A Challenging Case of Recurrent Nocturnal Tongue Biting in an Infant


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A Challenging Case of Recurrent Nocturnal Tongue Biting in an Infant

Case Report

Jorge Rodrigues

Pediatric Department, Centro Hospitalar Tondela-Viseu, Viseu, Portuga

Joana Teixeira Carvalho

Pediatric Department, Hospital Pedro Hispano, Senhora da Hora, Portugal

Ricardo Liz Almeida

Pediatric Department, Centro Hospitalar Tondela-Viseu, Viseu, Portugal

Núria Madureira

Sleep and Ventilation Laboratory, Pediatric Department, Hospital Pediátrico, Centro Hospitalar e Universitário de Coimbra, Coimbra, Portugal

DOI: https://doi.org/10.25754/pjp.2022.25240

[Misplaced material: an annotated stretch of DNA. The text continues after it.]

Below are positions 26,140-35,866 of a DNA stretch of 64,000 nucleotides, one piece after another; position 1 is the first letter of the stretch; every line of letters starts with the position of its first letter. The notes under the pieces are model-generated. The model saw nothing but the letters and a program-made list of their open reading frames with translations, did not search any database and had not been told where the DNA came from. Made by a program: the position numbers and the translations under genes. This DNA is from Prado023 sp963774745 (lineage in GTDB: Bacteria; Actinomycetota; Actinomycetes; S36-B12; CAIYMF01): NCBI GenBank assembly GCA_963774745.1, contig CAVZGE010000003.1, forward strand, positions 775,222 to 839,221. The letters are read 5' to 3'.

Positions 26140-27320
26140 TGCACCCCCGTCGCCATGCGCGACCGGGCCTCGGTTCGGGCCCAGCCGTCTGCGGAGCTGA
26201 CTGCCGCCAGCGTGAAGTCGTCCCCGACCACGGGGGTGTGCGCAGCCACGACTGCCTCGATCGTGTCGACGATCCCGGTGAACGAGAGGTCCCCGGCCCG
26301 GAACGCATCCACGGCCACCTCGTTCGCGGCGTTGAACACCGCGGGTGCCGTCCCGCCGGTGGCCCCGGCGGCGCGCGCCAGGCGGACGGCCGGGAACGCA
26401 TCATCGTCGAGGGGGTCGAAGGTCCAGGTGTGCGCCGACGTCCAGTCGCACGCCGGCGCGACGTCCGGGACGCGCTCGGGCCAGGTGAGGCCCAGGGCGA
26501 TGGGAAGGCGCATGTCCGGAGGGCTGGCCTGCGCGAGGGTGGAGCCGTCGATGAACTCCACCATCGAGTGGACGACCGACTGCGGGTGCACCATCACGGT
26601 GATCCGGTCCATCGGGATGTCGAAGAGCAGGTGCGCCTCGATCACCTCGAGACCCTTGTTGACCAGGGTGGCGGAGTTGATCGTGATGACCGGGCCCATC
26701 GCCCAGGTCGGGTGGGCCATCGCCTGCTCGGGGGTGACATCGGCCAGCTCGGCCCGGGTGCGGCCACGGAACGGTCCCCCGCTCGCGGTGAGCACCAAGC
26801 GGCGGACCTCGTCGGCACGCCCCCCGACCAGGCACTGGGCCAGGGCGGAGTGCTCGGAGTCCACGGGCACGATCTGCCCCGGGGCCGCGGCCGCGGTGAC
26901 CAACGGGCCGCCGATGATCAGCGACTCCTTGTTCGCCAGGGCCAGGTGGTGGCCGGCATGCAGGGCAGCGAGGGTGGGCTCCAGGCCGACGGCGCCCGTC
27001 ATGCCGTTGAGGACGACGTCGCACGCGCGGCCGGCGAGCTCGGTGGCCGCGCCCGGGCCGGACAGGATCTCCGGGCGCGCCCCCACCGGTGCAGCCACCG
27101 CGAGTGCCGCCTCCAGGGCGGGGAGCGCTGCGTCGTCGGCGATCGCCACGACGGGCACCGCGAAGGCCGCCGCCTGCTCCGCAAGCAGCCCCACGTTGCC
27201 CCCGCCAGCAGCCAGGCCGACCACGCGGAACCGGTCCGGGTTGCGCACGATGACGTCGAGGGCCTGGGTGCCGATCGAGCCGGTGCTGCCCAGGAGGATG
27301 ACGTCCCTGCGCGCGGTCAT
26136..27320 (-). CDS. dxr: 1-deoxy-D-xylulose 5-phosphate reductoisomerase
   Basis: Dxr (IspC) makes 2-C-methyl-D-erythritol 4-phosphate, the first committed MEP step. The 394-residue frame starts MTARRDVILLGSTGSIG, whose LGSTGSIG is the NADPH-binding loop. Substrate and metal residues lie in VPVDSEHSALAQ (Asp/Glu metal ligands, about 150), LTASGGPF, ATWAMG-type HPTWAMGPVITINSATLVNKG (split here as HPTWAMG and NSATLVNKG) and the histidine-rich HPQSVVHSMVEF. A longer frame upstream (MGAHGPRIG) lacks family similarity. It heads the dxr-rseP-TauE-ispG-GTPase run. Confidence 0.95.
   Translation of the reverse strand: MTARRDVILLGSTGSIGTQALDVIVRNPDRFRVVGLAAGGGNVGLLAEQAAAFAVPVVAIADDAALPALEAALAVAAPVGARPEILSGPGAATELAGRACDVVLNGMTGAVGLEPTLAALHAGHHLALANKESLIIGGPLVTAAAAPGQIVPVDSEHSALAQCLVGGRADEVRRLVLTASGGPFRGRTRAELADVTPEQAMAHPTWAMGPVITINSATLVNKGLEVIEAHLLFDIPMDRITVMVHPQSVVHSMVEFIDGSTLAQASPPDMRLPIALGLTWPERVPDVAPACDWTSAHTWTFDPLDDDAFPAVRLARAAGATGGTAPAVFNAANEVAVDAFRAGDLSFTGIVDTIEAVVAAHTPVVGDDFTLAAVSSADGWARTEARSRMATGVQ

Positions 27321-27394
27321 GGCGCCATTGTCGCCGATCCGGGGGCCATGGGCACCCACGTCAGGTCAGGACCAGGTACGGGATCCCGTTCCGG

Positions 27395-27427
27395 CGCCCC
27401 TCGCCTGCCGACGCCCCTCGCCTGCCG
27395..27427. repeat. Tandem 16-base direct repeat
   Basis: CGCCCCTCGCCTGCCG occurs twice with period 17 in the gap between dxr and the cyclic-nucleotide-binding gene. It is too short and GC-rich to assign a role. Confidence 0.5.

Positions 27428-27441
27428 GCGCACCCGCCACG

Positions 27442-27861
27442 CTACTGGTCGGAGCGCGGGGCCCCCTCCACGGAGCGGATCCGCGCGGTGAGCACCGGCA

Sleep disorders are common in children and adolescents, with a major impact on their quality of life. Although considered a likely sign of an underlying sleep or neurological disorder, nocturnal awakenings are usually of psychogenic or behavioral nature. Clinical history, physical examination, brain imaging, and polysomnographic studies can be necessary to establish an appropriate differential diagnosis, particularly in the presence of alarm signs. Tongue biting is considered to be highly suggestive of an epileptic seizure, justifying the exclusion of this diagnosis, although it may occur in psychogenic events and sleep-related movement disorders as well, such as geniospasm or facial myoclonus. This study presents a curious and challenging case of recurrent tongue biting during sleep of unknown etiology.